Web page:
Trust Valley: excellence and innovation for digital trust and cybersecurity
An alliance of actors working in cybersecurity and digital trust in the Lake Geneva region celebrated its official launch last week.
The initiative, known as Trust Valley, brings together public authorities, universities, and businesses in the region, with the aim of connecting the existing innovative ecosystem, building and maintaining trust, and finding solutions.
The alliance is being led by tech and cybersecurity expert, Lennig Pedron. At the launch, which took place at Lausanne’s EPFL, its new members revealed its future ambitions.
Why this is important. The Covid-19 crisis not only revealed but also accelerated digitalisation, whilst increasing the importance of trust and security issues. There is a need to embrace the challenge and ensure the growth of digital economy. A focus that is particularly important in the area as it is one of the 20th strongest ecosystems in the world in terms of digital trust and cybersecurity. To activate its potential and get concrete results, strategic cooperation is essential, as explained by Pierre Maudet:
“We've changed our rhythm, we've changed our scale. Time for trench fights is over, it's time for strategic alliances. The strong impetus, launched four months ago, is taking shape through a partnership between the public and private sectors, and alliances that go beyond the usual boundaries. The time has come for strategic alliances with the capacity to develop collective intelligence and to help everyone contribute to what will ultimately make the image of a region that has confidence in itself but can also export solutions to everyday problems.”
Cooperation for concrete actions. The agreement is a historical one between the cantons of Geneva and Vaud. As the private sectors followed through, it has become a public-private partnership supported by captains of industry such as Kudelski or SICPA, start-ups and academic institutions. Among the latter, the Geneva-based Graduate Institute of International and Development Studies, University of Geneva and HES-SO.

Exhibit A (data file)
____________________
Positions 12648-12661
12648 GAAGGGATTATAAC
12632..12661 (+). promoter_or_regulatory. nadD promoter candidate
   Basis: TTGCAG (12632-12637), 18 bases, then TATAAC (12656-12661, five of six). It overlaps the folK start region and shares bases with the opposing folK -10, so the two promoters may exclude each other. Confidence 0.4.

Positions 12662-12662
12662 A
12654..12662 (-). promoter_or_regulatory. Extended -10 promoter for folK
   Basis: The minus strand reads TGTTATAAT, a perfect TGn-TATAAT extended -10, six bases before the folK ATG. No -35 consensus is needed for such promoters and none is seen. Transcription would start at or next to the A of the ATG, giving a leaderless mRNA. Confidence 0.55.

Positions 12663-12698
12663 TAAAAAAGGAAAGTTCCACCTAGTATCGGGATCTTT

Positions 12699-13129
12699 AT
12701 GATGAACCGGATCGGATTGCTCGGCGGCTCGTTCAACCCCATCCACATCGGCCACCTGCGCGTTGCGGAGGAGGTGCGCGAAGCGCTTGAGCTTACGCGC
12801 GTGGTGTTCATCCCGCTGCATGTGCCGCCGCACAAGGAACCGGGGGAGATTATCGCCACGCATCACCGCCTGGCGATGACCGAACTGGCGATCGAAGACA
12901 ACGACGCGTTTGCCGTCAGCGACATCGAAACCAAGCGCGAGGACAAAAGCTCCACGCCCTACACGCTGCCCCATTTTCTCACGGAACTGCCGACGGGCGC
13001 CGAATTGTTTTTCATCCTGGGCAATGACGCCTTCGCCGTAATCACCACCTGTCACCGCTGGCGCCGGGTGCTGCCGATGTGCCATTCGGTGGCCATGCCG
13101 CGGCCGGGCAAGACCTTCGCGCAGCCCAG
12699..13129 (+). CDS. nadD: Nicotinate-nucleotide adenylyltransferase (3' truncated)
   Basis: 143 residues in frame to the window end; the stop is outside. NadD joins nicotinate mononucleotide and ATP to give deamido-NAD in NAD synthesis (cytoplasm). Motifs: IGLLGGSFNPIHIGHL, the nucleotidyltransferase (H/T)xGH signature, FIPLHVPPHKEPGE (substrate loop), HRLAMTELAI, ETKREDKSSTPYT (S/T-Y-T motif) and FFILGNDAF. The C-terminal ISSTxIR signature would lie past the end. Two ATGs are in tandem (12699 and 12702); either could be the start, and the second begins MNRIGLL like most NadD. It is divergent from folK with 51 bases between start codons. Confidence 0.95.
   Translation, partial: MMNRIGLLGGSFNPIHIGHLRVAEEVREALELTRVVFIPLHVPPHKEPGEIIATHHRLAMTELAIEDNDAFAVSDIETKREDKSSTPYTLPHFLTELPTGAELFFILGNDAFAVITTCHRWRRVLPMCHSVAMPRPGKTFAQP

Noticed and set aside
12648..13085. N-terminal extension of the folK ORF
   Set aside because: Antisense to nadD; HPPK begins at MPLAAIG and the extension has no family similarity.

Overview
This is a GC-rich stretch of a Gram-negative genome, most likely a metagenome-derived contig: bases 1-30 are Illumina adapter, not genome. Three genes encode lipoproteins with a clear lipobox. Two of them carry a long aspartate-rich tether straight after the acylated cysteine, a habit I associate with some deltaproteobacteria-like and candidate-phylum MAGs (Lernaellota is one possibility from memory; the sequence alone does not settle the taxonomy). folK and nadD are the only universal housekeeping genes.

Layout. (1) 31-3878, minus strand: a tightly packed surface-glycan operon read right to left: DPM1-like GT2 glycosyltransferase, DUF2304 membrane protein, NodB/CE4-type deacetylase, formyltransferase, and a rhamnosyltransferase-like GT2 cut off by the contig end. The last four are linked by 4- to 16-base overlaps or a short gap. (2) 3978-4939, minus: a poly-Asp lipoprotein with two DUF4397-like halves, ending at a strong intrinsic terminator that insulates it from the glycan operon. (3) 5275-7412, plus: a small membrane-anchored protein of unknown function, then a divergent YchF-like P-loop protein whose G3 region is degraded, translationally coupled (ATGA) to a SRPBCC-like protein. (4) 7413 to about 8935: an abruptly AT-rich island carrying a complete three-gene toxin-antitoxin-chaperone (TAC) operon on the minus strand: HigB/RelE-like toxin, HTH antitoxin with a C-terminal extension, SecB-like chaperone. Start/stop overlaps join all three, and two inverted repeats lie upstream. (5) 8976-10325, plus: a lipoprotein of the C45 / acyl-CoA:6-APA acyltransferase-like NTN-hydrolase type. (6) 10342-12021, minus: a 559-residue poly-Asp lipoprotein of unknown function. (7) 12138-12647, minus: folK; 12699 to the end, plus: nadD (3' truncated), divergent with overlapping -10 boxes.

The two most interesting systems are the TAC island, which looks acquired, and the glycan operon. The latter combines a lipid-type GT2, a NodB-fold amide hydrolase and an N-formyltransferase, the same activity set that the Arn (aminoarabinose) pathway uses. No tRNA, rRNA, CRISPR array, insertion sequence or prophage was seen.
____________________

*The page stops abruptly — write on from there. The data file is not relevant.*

University of Geneva Director, Yves Flückiger, insists on the necessity of the collaboration to contribute to the excellence of the institutions:
“This collaboration is important because today, in the field of infrastructures, we are no longer able to acquire all the equipment we need for research individually. Excellence means the quality of training, and it is also measured by the attractiveness of the training we offer. 40% the students in the Lake Geneva region come from abroad. They are attracted by the quality of our training. Excellence is also measured by our ability to meet the needs of the community. Finally, excellence means translation, fundamental research that translates into innovation projects and start-ups that are born in the Lake Geneva region.”
The Trust Valley has already launched three concrete projects. TECH4TRUST is an acceleration program for start-ups that develop innovative solutions for the digital transformation of the society and economy. Food by Trust Valley develops trust and digital tracking solutions in the agritech and agrifood sectors, and Health by Trust Valley is a mapping initiative working on post-Covid projects to assist in the implementation of deconfinement strategies, the stimulation of the economy and the increase of resilience.
Tomorrow. Since the announcement of the launch in June, 38 companies and organisations have expressed their interest in joining the Trust Valley. 14 organisations have been added to the Trust Valley map, and more than 12 projects have been submitted to the initiative.
The mission is ambitious: to become a world reference and participate to establish international standards in terms of digital trust. With the hope that the innovative partnership will extend to the other Cantons of the region.